A North Carolina man held vigil below the statue of Robert E. Lee in Charlottesville Thursday– wearing the uniform of a Union soldier, carrying an American flag and celebrating the Union cause.
51-year-old James Thorpe is traveling through the South, hoping to educate people about the real issues of the Civil War and to celebrate the sacrifice of Union soldiers. He blames the United Daughters of the Confederacy – a women’s club that promoted statues like that of Robert E. Lee in public parks. They claimed the war was a noble fight for family and tradition.
“So even today you have people who say the Civil War was not fought because of slavery, and that was part of that campaign,” he explains.
He thinks cities like Charlottesville should replace statues of confederate soldiers with those who fought for the Union – men like Abraham Galloway.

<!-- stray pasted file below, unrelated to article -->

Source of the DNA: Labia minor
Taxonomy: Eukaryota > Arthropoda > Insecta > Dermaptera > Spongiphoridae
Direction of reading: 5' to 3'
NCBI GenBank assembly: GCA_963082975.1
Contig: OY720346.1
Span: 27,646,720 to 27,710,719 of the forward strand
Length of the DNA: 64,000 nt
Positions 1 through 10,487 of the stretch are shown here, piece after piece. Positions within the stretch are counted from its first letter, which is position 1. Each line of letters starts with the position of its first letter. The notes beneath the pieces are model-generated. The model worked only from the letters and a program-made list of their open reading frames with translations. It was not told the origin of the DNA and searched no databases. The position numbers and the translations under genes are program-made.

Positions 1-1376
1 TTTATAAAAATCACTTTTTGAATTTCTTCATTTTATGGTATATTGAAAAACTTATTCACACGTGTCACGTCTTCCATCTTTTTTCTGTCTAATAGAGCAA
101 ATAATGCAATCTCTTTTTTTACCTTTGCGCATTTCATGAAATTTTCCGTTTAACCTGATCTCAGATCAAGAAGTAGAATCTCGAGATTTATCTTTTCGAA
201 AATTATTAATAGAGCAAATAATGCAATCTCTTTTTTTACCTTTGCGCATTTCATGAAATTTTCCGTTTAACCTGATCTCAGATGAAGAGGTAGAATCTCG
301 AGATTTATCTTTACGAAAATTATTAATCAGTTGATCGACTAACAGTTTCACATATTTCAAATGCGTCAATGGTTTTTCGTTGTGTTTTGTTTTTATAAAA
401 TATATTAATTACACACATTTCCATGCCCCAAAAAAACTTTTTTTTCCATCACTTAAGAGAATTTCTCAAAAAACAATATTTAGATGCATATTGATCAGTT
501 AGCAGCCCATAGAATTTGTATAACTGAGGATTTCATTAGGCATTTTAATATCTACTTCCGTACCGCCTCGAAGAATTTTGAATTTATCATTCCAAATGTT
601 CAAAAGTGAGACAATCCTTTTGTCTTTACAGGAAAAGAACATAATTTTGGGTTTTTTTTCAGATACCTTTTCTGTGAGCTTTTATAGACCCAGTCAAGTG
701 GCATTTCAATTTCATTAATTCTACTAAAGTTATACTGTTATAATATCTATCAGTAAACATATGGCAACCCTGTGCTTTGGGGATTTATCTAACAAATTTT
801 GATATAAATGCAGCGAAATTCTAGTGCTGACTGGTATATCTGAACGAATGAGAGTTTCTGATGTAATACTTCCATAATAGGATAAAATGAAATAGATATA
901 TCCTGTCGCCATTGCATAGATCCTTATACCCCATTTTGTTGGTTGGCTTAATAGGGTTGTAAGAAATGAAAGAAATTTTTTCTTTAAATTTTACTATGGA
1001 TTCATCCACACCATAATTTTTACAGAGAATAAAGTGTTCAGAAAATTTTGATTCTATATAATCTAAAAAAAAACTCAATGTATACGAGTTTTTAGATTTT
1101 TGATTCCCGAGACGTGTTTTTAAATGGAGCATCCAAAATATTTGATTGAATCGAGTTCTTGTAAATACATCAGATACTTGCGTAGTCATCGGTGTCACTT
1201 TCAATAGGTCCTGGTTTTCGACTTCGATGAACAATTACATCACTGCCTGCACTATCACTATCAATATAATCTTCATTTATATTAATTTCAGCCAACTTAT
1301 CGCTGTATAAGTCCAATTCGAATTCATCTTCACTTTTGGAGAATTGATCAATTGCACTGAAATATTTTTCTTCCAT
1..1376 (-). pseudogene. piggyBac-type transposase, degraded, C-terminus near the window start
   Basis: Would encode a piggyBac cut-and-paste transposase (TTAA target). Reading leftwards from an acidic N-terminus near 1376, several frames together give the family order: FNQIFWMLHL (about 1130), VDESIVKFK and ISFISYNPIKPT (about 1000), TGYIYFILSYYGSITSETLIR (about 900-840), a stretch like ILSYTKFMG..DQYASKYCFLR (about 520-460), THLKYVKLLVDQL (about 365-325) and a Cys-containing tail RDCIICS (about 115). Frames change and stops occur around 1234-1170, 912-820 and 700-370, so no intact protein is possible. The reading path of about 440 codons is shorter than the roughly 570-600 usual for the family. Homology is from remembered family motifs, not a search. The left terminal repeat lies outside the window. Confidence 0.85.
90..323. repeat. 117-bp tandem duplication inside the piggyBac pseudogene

“He was a rebel slave, couldn’t read, couldn’t write, ran off from plantations in Eastern North Carolina and later became a state legislator in the North Carolina House and the North Carolina Senate, but he was a union spy,” Thorpe says.
He spent 105 days alongside a confederate statue on the University of North Carolina campus – a statue that was torn down. He received a friendly reception in Charlottesville, with residents bringing food, drink and good wishes.